I thought today would be a very fitting day to talk a bit about my latest piece, 09 11 2001. So here’s some info I’d like to throw out there:
Why is this project in the form of a book?
Due to the overwhelming amount of information, I felt that the book form would help the viewer slow down and help treat each individual as just that, an individual. With the amount of victims nearing 3,000, I think it is easy to treat the day as a number. And although the number is devastating, I think it is even more powerful to consider the fact that each of these victims represents an individual tragedy. Each of these victims has a circle of family and friends whose hearts broke upon hearing the news. Through the book form, I am able to form a more personal connection between the viewer and the victims. Imagine if I had put each of these faces and names on a wall. Would you still be able to spend as much time considering each victim?
What do the pages with the numbers in the bottom right hand corner mean?
I organized the book into several parts. One of the ways it is organized is through the times of events. Mirroring the date on the cover, these pages separate the day into times. There are four ‘chapters’ (if you will): 8 46, 9 03, 9 37 and 10 03. The outline is as follows:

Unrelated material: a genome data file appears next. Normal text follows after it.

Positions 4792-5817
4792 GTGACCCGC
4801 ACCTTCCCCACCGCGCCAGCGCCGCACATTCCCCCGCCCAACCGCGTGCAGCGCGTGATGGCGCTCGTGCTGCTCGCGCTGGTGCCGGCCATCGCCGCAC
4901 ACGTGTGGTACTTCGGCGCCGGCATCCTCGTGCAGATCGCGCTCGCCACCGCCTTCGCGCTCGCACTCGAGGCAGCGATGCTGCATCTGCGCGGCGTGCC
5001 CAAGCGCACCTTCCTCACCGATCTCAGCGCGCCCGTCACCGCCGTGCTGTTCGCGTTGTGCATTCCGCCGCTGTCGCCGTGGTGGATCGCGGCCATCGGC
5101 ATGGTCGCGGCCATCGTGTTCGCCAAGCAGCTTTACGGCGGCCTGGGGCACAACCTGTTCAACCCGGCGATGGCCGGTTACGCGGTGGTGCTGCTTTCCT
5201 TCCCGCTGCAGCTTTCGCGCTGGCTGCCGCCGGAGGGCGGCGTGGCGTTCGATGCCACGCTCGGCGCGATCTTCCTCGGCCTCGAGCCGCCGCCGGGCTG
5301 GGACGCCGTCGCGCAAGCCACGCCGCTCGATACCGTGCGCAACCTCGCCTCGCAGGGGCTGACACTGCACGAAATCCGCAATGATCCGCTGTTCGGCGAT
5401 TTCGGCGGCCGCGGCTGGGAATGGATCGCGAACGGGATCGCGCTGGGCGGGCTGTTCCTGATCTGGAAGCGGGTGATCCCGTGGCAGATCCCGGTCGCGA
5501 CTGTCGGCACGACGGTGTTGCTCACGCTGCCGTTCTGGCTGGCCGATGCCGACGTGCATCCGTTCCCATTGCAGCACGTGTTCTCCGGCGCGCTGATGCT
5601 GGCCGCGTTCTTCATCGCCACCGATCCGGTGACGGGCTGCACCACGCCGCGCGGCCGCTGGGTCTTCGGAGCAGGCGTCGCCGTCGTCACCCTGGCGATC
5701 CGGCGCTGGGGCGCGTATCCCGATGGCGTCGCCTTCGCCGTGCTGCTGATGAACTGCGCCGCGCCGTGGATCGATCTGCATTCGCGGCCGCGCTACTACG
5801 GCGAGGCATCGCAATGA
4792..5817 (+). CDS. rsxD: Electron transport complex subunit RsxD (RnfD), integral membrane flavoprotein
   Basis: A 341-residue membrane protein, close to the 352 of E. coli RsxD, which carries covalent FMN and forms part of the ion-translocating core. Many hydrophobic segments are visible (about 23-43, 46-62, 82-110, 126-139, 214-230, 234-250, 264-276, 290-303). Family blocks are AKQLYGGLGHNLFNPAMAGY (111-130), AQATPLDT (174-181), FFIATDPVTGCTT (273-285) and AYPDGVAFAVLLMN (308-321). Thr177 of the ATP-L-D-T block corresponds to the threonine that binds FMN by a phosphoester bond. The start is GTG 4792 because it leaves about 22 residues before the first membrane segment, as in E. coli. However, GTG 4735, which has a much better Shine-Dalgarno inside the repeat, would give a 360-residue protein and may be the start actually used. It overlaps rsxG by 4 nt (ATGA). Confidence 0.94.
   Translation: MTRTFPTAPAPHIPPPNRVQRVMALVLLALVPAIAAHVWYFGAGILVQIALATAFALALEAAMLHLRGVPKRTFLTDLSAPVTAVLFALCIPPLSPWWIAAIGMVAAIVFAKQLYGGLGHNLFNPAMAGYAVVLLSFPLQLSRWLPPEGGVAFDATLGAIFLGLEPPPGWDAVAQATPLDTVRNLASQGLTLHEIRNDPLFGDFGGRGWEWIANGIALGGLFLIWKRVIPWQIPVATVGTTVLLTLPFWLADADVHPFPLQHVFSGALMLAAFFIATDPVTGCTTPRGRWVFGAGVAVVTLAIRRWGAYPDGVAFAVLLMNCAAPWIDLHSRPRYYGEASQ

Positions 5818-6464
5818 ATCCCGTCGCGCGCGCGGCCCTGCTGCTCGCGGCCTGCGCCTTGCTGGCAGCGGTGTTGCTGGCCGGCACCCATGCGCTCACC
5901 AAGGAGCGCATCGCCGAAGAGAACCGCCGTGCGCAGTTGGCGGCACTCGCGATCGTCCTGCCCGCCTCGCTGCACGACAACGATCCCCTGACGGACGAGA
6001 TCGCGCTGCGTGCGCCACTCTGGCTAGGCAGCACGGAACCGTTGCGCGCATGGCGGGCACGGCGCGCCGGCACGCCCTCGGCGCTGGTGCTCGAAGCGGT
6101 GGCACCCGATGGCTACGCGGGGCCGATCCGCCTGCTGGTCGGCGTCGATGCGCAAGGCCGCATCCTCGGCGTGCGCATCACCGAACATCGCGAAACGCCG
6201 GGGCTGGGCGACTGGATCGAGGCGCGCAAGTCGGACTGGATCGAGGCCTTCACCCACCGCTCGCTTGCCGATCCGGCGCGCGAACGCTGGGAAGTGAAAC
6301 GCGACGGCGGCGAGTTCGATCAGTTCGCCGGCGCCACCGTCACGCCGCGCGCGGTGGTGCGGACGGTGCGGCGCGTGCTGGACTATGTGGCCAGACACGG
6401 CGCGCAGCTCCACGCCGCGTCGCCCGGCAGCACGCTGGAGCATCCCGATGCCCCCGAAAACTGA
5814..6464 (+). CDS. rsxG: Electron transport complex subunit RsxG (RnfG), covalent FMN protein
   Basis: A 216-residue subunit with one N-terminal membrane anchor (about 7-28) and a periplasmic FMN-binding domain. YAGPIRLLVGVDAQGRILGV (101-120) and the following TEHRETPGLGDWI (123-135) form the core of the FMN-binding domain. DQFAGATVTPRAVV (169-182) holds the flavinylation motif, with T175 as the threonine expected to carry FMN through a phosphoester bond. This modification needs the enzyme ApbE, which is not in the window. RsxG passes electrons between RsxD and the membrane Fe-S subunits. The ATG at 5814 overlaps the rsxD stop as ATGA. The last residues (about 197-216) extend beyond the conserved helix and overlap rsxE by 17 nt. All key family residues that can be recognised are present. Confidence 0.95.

8 46 – Flight 11 victims
9 03 – Flight 175 victims, WTC victims, First Responder victims
9 37 – Flight 77 victims, Pentagon victims
10 03 – Flight 93 victims
Angelika, did you do this all by yourself?
Absolutely not. Thank you thank you thank you to my mom, Maggie, Maciek, Evelyn and Ania for their hole punching help. Thank you to Julie for helping me with the covers. Thank you to the Illinois Arts Council for their financial support. Thank you to numerous other people for helping me by providing me help with research, emotional support and who listened to me stress out.
What I really want to convey through the book is that 9/11 is not just a day in history. It is not just a tragic number. It is instead 2,977 tragedies. 2,977 people to whom we can relate in some way or another. 2,977 people who were just like us, doing everyday things, never expecting to become a part of history. 2,977 people who had families and friends who loved them. And then, within one instant, they became the victims. They became the headlines around the world. I want to create a connection between the viewer and the victims, even if it is a small one and even if it is only for an instant. Looking through all these faces, perhaps imagine what it must have been like to be them that day. Something I also want to convey is how not one of those victims becomes more important than another in the end. Often, we become so quick to compare or rank people, whether by their social status, economic status, race, sexuality, and many, many other ways. But in the end, none of that matters. We are all equally important in the end.